All shop tools need to earn their keep. That multimeter in your tool box probably cost you a pretty good piece of change when you bought it. If your digital multimeter (DMM) isn’t solving problems and making money for you, it should be. Here are some ways to better understand the basic features of your DMM and the advanced features many meters have.
Read the manual
The first step is to read your manual. There are lots of brands and product numbers out there; you need to know what it is exactly that your particular meter can do. If you are more of a visual learner, training videos online and on DVD are usually offered by the manufacturer. Be sure to check the Web site of the company that made your DMM. This is free training that you get just for the asking. There is genuine content in terms of tips and suggestions on how to really use the instrument to solve problems and make money.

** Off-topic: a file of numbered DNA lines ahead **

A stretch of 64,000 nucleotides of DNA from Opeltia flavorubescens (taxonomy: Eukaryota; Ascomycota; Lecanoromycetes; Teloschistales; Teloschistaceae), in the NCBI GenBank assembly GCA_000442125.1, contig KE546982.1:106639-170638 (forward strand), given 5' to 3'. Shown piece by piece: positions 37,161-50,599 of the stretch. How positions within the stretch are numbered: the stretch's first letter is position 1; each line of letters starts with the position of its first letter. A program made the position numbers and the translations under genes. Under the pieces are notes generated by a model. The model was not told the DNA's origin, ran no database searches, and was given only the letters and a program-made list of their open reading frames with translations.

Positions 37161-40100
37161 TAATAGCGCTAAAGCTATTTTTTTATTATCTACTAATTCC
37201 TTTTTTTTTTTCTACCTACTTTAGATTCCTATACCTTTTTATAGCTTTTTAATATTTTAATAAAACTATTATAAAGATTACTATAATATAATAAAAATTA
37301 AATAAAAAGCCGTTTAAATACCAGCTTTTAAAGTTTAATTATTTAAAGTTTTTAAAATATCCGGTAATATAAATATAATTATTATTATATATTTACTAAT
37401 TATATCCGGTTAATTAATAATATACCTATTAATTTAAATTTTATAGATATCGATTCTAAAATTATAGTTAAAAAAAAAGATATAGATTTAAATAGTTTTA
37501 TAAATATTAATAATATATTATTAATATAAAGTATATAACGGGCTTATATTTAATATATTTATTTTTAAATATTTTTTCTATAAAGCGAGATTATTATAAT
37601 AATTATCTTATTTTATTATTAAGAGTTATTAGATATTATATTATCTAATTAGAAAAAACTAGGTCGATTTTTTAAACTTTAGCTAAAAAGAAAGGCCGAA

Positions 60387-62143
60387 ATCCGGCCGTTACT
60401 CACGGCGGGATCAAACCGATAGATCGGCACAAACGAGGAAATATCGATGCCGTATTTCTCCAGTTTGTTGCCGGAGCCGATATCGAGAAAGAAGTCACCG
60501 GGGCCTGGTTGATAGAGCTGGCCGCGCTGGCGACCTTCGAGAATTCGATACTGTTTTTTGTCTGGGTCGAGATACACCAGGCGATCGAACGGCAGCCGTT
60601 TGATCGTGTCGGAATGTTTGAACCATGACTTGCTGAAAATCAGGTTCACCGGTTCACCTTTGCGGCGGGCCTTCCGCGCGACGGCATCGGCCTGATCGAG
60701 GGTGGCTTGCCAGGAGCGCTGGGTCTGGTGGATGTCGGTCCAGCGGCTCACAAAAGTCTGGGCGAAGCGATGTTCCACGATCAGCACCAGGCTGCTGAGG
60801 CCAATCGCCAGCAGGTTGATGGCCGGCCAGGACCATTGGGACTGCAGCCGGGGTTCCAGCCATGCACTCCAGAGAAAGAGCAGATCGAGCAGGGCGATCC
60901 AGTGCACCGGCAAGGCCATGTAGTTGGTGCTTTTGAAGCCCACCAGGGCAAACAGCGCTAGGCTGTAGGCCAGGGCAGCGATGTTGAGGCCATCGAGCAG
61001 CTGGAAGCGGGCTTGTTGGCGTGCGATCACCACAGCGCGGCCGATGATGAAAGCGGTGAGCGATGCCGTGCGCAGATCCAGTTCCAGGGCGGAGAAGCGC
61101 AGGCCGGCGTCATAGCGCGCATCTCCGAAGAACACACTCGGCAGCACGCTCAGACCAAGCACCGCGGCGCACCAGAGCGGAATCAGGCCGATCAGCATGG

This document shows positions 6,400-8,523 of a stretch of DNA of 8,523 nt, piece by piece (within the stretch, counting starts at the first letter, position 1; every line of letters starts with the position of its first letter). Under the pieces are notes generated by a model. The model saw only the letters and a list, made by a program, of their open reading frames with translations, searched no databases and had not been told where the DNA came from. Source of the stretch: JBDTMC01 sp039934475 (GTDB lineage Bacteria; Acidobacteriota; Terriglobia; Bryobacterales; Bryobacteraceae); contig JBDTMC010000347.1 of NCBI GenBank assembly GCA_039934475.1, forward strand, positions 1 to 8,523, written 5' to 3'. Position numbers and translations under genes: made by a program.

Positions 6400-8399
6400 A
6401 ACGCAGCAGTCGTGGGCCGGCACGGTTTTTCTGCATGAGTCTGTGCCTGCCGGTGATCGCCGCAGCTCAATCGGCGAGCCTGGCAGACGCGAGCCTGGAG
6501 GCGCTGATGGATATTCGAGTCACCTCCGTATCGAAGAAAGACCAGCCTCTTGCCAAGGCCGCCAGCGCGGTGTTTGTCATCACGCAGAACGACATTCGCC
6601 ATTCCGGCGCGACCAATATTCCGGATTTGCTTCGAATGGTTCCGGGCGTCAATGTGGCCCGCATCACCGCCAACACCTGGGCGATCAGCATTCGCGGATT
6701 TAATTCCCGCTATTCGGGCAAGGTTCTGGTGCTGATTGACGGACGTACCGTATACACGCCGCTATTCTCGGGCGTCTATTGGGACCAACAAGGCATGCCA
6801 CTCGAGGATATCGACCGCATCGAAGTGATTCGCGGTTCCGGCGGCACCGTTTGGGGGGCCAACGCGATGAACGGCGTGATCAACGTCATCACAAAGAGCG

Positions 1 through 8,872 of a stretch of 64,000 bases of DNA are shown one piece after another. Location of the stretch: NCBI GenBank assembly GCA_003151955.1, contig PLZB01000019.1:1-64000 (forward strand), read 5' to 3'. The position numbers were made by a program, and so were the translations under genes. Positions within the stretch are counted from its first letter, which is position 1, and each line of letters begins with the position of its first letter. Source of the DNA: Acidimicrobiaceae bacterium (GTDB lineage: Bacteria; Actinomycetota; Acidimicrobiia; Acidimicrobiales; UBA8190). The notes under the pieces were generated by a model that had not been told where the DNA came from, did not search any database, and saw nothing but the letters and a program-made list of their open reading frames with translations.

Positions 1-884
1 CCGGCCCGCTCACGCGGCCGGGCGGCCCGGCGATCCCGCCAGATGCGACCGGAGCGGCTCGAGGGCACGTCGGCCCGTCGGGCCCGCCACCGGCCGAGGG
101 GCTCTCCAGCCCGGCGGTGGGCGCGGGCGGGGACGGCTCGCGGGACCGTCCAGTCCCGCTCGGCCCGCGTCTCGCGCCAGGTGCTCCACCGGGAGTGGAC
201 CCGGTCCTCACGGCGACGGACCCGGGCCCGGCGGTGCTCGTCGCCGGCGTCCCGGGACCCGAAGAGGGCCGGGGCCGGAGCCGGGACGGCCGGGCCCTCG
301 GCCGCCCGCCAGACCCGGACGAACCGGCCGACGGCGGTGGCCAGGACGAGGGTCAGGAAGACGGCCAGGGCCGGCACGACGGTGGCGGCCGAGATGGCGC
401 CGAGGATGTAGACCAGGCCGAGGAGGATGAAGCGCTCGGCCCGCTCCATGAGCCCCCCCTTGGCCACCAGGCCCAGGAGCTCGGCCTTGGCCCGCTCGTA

These sites are also useful in terms of keeping up with newly issued accessories. As you will see, there are add-ons available that can greatly expand the usefulness of your meter.
A big section of any meter manual is devoted to safety-related cautions. Do please take note of them. The danger in automotive work is not so much about high voltage as it is high current and/or mechanical entanglement. The working tech should consider that the meter will likely be placed on available, more or less flat surfaces with the probes and test wires extended out over or down into the area near the engine. Leads, or even the meter itself, can become entangled in moving things like the accessory belt drive system or in the fan. The point that I’m making here is to be careful.